+HCU papers

Little essay about the various methods and viewpoints of crunching
~ version June 1998 ~
by Joa

Courtesy of reverser's page of reverse engineering

Here is the second part of Joa's essay.
See also the first part (Introduction)

Joa's work is extremely clear and will guide and help you to understand these matters, that for obvious reasons no real reverser should ever underestimate. My advice: read, re-read and then -once you have understood the basis- search the web and deepen (and then contribute :-)

Little essay about the various methods and viewpoints of crunching.

Part II: Propability and Crunching (Huffman isn't the only way)

By Joa Koester (JoKo2000@HotMail.Com) 
This essay is free to be copied and read and spread as long as
you are decent enough to leave my name in it. 
If you have corrections, comments, better examples than the ones used 
in this essay, etc. - drop me a line.

OK, let's dive into the world of crunchers and munchers...

In the Intro i told you that crunching is a process of reducing
the SPACE data needs to be stored, but not the MEANING (the
informations transmitted in the symbols).
The meter 'Entropy' is used here like in the physics. The more
entropy a symbol has, the LESS information is transmitted thru it.
Less information compared to the whole of all symbols, that is.
This means of course there is a lot of redundancy in it - meaning
a big 'crunch me, crunch me' for us. So we should concentrate
on the symbols that have a very high entropy. How we calculate
an entropy for our means depends on the data we want to crunch
and with which algorithm we want to crunch it.
I also told you that a certain student called Huffman once came
up with an algorithm to compress data. His idea is based on the
fact that in data (escpecially speech) some symbols happen 
to be more often than others. Here one overstated example:


What we have here is a algorithm based on propability. That means
that some symbols are not transmitted in the way they used to be,
because the algorithm will create new symbols in respect to the
propabilities of the symbols. Some of these new symbols will be
shorter. And those lesser apperaring symbols will be transformed
into longer symbols:


a = 61h = %0110 0001
b = 62h = %0110 0010
c = 63h = %0110 0011
d = 64h = %0110 0100




How do we compute such a new symbol table? OK, before we explore
this algorithm let me change the data from ASCII to the lower
nibble. That should be enough to explain the algorithm:


a = %0001
b = %0010
c = %0011
d = %0100

and we have the propability:

a = 10
b =  5
c =  3 
d =  2
    20 <- Overall value. Important when calculating entropy

To save this original sequence to disk we would need: 

10 * 4 = 40
 5 * 4 = 20
 3 * 4 = 12
 2 * 4 =  8
         80 bits

Lets crunch this:
The original algorithm works with a tree building up from the ground
to the top. You can of course try to optimize it in another way. But
here's the algorithm as Huffman intended it:

Step 1:

10   5   3   2       How often the symbol appears
                     Tree (empty at first)
10   5   3   2       The added sum of the actual part of the tree
(a) (b) (c) (d)      Symbol

Step 2:

Now we take the two lowest (that is lowest in the sum of the value) entries
of the tree and add the values thus giving a new knot with the former part
as right and left part:

10   5   3   2       How often the symbol appears
10   5   3   2       The added sum of the actual part of the tree
(a) (b) (c) (d)      Symbol
         ^   ^
         ^   ^
         Two lowest values (3 and 2). 
         Take them and add the values of the two actual 
         parts of the tree and give the sum to a new knot. The two former
         parts become a left and right treebranch.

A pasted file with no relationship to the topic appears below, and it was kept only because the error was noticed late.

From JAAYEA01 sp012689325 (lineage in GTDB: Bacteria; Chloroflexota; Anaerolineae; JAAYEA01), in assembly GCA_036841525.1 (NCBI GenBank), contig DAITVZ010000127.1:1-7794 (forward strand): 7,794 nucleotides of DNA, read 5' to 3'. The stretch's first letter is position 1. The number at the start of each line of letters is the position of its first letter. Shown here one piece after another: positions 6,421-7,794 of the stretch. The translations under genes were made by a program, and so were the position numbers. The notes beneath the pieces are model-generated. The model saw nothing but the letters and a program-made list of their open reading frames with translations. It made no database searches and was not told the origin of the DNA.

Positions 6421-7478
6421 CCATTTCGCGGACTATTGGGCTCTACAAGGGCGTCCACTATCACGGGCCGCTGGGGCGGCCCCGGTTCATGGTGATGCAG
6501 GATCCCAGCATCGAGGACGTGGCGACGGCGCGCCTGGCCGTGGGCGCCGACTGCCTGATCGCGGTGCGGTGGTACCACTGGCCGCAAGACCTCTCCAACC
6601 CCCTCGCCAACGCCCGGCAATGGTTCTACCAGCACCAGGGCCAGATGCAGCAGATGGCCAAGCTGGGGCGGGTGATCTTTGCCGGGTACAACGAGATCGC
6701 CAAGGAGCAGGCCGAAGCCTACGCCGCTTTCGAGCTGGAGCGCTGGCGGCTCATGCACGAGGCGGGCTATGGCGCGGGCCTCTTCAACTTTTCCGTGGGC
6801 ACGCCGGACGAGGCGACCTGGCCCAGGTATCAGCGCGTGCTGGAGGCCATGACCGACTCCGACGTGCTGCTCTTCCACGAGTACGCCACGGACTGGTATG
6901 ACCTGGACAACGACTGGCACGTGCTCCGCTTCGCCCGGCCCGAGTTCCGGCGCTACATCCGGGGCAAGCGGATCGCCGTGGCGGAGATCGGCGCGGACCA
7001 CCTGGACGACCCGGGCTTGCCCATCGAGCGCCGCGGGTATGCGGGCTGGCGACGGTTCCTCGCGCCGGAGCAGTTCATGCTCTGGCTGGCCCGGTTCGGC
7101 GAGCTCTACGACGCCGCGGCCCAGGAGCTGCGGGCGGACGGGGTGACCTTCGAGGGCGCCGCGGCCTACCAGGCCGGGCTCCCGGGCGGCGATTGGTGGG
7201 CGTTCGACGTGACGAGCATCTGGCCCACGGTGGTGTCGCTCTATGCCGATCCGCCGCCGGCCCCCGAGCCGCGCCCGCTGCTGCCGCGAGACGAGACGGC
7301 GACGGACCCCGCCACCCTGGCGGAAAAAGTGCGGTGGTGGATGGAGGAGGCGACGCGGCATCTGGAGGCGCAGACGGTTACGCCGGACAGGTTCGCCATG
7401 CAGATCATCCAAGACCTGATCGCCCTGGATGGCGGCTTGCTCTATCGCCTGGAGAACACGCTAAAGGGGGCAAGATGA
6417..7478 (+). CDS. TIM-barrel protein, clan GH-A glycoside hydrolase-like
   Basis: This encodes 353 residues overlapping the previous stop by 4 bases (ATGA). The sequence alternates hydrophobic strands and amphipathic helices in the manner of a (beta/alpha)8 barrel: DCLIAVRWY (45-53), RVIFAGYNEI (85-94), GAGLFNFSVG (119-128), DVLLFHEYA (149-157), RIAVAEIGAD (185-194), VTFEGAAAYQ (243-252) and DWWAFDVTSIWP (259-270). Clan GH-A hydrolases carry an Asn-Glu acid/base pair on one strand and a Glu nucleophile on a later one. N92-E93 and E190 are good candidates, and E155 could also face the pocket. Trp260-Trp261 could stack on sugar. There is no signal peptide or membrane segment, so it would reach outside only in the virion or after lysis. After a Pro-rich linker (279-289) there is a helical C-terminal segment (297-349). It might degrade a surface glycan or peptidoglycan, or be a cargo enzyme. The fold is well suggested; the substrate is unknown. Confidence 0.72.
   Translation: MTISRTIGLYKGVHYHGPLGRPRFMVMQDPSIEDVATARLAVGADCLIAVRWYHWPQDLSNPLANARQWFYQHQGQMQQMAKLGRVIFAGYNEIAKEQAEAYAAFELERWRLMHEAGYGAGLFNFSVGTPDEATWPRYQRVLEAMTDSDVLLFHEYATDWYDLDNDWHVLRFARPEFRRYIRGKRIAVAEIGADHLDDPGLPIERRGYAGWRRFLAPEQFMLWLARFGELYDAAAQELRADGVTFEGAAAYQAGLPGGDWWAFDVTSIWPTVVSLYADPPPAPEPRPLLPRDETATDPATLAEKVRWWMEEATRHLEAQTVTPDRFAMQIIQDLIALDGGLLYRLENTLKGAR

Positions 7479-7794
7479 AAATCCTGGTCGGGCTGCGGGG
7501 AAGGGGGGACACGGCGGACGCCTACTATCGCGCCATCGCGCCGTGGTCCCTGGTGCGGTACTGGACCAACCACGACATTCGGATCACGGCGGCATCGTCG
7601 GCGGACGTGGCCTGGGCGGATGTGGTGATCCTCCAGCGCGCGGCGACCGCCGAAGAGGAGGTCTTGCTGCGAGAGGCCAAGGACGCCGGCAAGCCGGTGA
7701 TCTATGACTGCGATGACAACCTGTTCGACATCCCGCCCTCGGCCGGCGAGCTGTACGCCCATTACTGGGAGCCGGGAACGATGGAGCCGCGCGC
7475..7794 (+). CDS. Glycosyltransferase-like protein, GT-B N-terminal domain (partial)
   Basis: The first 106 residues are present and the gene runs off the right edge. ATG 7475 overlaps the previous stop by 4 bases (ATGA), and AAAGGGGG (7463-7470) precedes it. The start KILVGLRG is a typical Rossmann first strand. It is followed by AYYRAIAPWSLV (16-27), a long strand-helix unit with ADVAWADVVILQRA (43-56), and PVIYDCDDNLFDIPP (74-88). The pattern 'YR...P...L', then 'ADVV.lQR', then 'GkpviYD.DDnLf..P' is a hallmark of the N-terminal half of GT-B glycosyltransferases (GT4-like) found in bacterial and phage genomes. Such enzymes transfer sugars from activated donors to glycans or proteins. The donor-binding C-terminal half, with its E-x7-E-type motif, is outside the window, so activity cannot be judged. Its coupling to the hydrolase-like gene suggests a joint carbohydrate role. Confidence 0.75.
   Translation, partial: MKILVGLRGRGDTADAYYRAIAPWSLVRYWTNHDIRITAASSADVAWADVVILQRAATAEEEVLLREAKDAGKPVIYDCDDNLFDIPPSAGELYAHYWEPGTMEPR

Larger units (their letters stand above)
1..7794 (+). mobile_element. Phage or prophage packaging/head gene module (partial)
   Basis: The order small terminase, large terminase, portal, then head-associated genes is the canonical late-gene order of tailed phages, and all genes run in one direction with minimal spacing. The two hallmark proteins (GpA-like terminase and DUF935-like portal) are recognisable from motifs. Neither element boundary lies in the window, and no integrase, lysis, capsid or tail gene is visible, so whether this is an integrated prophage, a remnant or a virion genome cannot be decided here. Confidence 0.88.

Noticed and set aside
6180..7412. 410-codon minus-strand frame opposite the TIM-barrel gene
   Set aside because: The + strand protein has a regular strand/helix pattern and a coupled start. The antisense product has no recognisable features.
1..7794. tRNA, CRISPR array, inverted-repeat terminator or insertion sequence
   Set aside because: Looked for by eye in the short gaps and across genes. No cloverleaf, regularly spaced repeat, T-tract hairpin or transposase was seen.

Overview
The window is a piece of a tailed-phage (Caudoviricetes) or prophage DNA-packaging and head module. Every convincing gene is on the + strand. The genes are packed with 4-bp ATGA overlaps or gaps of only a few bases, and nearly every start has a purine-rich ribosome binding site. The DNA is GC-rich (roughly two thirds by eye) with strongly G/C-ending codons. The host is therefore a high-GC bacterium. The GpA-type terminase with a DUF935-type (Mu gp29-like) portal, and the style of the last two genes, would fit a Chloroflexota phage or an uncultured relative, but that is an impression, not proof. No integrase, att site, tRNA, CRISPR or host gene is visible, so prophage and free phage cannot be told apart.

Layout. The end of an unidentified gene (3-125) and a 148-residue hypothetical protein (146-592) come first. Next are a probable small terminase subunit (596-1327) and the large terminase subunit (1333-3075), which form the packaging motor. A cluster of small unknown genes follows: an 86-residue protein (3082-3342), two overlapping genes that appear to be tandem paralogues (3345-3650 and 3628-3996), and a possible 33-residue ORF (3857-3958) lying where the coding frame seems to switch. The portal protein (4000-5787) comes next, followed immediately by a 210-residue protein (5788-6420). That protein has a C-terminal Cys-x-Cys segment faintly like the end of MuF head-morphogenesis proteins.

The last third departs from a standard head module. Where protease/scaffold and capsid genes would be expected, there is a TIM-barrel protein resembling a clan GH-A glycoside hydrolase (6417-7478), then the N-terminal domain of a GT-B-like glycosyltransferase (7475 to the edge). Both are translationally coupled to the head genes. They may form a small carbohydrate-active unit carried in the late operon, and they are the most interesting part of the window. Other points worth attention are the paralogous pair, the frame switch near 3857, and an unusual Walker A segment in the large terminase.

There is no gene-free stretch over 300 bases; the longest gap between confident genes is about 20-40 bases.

10   5   3   2       How often the symbol appears
10   5     5         The tree
(a) (b)	  / \
         3   2
        (c) (d)

This Step 2 repeats until no two values are left:

 a   b   c   d
10   5   3   2       How often the symbol appears
10   5     5         The tree
(a) (b)	  / \
         3   2
        (c) (d)
     ^     ^ 
     ^     ^
         Two lowest values (5 and 5). 
         Take them and add the values of the two actual 
         parts of the tree and give the sum to a new knot. The two former
         parts become a left and right treebranch. 

 a   b   c   d
10   5   3   2       How often the symbol appears
10      10
(a)    / \
     5     5
    (b)	  / \
         3   2
        (c) (d)
^       ^ 
^       ^
         Two lowest values (10 and 10). 
         Take them and add the values of the two actual 
         parts of the tree and give the sum to a new knot. The two former
         parts become a left and right treebranch. 

 a   b   c   d
10   5   3   2       How often the symbol appears
     20              The tree
    /  \
  10   10
  (a)  / \
     5     5
    (b)	  / \
         3   2
        (c) (d)

Step 3:

We have a tree, so what?
What we now have to do is to to transform the tree into 
sequences of 1 and 0. To do that we start at the root giving
the root a 0 and 
- all left branches a 0 
- all right branches a 1:

                   20              The tree
                  /  \
                 /    \
            [0] /      \[1]
               10      10
               (a)    /  \
                     /    \
                [0] /      \[1]
                   5        5
                  (b)	   / \
                          /   \
                     [0] /     \[1]
                        3       2
                       (c)     (d)

(Of course you could give all left branches a 1 and all right
branches a 0. Just keep straight with the directions, that's

So we have the followin codes for our symbols:

a: %0
b: %10
c: %110
d: %111

Well two things are to be mentioned here:
This tree is optimized in a way that you can not produce a more
condensed one. It is not possible to create a tree that gives
more respect to all symbols in the table, calculating in whole
bits (that's no joke. There is a algorithm which calculates with
fractals of a bit and is far more powerful than Huffman. 
I'll explain this, too). Try it for yourself.
The tree is value-unique, meaning that you can't interpret the
beginning of a certain symbol as another (shorter) symbol:

(Not unique and wrong table)
a: %00
b: %10
c: %101
d: %001

If you would read a '00' what would this be? A 'a' or the beginning
of a 'd'? With this table it is not possible to answer the question